Murdoch predicts demise of classified ads
By Andrew Edgecliffe-Johnson
Published: November 24 2005 17:59 | Last updated: November 24 2005 17:59
Rupert Murdoch has added to the gloom surrounding the US newspaper industry, saying that the business model of most titles is under threat as classified advertising moves online and circulations fall further.
The News Corporation chairman, who once decribed classified revenues as “rivers of gold”, said: “Sometimes rivers dry up.”
Interviewed by Press Gazette, a UK trade publication part-owned by his son-in-law, he added: “I don’t know anybody under 30 who has ever looked at a classified advertisement in a newspaper.”
His comments came as Knight Ridder, the US’s second-largest newspaper group, yielded to shareholder pressure and retained advisers to explore “strategic alternatives”, including a possible sale, in response to rising newsprint costs, declining circulation and more competition from the internet.
Mr Murdoch, who owns the New York Post, indicated that US newspapers’ editorial strategies were to blame for their financial problems. “Outside New York, it’s all monopoly newspapers. Some have good work in them, but it tends to be overwritten, boring and elitist, not a reflection of the general mood in the public.”
After spending $1.5bn so far this year on acquisitions such as MySpace.com, a fast-growing online community, and IGN Entertainment, a games and content site, Mr Murdoch disputed the recent claim by Sir Martin Sorrell, chief executive of WPP, that some traditional media owners were panic buying new media assets.
“There’s no panic, and there’s certainly no overpayment,” he said. “It was a very careful strategy to go for the two biggest community sites for people under 30. If you take the number of page views in the US, we are the third biggest presence already.”
He admitted that News Corp was not the most profitable online media group, and said it had “a huge amount of work ahead to get that whole thing right”.
Mr Murdoch also criticised newspapers in the UK, where he owns titles including The Sun and the Sunday Times. Recent attempts to boost circulation by giving away a DVD with each copy must stop, he insisted.
Murdoch shares ‘vision for internet’
By Andrew Edgecliffe-Johnson, Media Editor
Published: September 12 2005 17:25 | Last updated: September 12 2005 17:25
Rupert Murdoch has told his senior executives they must find ways to integrate their traditional publishing and broadcasting operations with the internet assets in which News Corporation has invested in recent months.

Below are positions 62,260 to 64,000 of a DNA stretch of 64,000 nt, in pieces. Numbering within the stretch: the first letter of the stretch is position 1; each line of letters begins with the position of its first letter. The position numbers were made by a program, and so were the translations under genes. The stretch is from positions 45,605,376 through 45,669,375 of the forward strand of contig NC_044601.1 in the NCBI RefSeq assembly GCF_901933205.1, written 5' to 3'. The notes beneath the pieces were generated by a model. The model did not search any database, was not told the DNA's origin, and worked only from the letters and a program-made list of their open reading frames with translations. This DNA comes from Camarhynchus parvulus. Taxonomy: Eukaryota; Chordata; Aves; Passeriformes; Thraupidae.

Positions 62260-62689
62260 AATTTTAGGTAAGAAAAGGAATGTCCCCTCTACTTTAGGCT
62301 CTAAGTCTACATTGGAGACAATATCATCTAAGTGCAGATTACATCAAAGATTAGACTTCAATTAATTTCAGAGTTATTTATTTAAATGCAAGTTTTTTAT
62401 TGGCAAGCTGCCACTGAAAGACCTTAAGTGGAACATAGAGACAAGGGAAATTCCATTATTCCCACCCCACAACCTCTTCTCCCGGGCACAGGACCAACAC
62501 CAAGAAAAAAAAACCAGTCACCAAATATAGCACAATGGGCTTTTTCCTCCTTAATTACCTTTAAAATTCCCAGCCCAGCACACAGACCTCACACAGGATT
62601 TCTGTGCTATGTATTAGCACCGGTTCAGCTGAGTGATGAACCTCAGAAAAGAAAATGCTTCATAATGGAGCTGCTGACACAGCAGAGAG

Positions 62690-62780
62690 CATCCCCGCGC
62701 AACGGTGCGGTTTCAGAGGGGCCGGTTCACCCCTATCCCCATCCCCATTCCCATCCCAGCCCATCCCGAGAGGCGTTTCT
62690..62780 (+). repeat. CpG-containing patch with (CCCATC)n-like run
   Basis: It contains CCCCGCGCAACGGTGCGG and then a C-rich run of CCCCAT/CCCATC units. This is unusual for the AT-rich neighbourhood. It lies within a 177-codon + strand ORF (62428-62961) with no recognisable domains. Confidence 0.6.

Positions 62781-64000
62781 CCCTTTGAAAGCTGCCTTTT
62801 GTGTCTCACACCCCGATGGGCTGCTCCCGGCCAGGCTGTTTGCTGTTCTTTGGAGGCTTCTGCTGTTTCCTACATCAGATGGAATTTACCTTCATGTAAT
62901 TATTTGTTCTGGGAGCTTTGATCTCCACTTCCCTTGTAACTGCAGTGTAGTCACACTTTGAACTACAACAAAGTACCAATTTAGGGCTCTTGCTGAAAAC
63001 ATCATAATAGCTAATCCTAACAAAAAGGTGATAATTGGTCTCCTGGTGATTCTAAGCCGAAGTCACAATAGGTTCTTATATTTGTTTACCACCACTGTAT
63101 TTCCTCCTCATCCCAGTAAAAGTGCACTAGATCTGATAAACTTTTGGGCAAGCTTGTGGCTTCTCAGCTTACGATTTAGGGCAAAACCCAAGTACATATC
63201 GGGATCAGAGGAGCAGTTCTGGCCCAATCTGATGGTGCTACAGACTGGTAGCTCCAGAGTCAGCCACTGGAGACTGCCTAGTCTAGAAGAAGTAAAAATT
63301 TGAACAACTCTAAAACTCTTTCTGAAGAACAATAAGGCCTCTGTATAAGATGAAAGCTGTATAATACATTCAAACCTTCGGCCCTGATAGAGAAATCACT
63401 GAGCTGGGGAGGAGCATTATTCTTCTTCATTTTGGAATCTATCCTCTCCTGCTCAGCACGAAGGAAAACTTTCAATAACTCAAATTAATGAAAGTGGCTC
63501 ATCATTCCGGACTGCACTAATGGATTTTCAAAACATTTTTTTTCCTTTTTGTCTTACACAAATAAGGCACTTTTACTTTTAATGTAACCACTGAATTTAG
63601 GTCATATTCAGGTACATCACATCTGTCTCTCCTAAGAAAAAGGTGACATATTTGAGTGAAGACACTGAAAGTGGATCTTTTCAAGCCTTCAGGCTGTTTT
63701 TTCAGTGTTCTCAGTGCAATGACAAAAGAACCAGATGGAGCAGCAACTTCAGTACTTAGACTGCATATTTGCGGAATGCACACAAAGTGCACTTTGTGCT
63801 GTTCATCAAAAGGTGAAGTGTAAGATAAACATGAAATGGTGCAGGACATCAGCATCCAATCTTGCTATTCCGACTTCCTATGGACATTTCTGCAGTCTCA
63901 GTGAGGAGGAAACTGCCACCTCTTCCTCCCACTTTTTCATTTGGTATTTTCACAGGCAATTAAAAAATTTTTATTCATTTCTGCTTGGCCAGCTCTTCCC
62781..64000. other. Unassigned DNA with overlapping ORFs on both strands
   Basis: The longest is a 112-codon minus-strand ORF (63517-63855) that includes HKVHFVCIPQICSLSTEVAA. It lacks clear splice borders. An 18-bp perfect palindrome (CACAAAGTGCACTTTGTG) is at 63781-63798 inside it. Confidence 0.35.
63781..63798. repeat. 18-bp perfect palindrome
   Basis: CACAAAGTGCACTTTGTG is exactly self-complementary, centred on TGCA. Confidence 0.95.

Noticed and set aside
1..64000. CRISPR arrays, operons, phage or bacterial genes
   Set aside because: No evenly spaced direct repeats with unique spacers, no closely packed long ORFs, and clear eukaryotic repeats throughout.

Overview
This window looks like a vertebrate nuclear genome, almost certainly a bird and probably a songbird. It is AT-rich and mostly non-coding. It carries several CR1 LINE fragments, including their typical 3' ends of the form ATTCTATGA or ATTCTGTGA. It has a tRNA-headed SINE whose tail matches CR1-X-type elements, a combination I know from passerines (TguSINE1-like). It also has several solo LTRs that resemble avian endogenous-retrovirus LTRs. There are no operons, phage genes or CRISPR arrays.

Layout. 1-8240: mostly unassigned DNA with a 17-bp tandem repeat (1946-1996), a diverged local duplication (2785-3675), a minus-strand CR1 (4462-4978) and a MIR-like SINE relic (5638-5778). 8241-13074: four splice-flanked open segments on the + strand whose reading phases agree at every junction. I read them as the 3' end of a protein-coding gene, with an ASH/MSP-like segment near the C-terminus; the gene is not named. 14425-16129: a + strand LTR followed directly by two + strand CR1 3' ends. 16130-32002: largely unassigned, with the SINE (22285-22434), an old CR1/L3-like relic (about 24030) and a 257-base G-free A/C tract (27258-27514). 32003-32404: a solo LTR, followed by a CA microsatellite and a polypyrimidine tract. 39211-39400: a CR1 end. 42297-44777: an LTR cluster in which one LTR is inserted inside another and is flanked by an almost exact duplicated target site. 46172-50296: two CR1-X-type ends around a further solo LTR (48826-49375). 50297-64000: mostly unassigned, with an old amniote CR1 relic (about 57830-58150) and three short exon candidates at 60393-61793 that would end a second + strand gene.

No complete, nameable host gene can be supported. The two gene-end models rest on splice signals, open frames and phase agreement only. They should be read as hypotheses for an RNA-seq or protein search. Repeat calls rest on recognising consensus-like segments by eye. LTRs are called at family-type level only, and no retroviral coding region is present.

Delegates at a weekend News Corp summit in Carmel, California, were told that different parts of the media conglomerate needed to start talking more to each other to find more ways of collaborating online.
The summit also focused on identifying which of the group’s existing news and sports brands – which range from the Fox TV channels in the US to The Sun and The Times in the UK – could best be used on News Corp’s new online platforms.
A further priority was to ensure that different divisions were using technology that was compatible across the company, according to one person who attended.
Neither James Murdoch, his younger son who was in charge of the group’s internet strategy before becoming chief executive of British Sky Broadcasting, nor his older brother Lachlan, who resigned from his executive duties in July, attended the summit.
Mr Murdoch also invited outside speakers including George Gilder, author of a technology investment newsletter called The Gilder Report, and representatives of Kleiner Perkins Caufield & Byers, a Silicon Valley venture capital group.
The summit, the second in seven months to address News Corp’s internet strategy, follows Mr Murdoch’s speech to the American Society of Newspaper Editors in April, in which he said that digital technology was driving “a revolution in the way in which young people are accessing news” which would require “a transformation of the way we think about our product”.
Since then, News Corp has formed a new online division, Fox Interactive Media. It has announced the $580m acquisition of Intermix Media, which operates a social networking site called MySpace.com; bid $60m for Scout Media, which publishes sports websites; and last week unveiled a $650m takeover of IGN Entertainment, an internet game information company.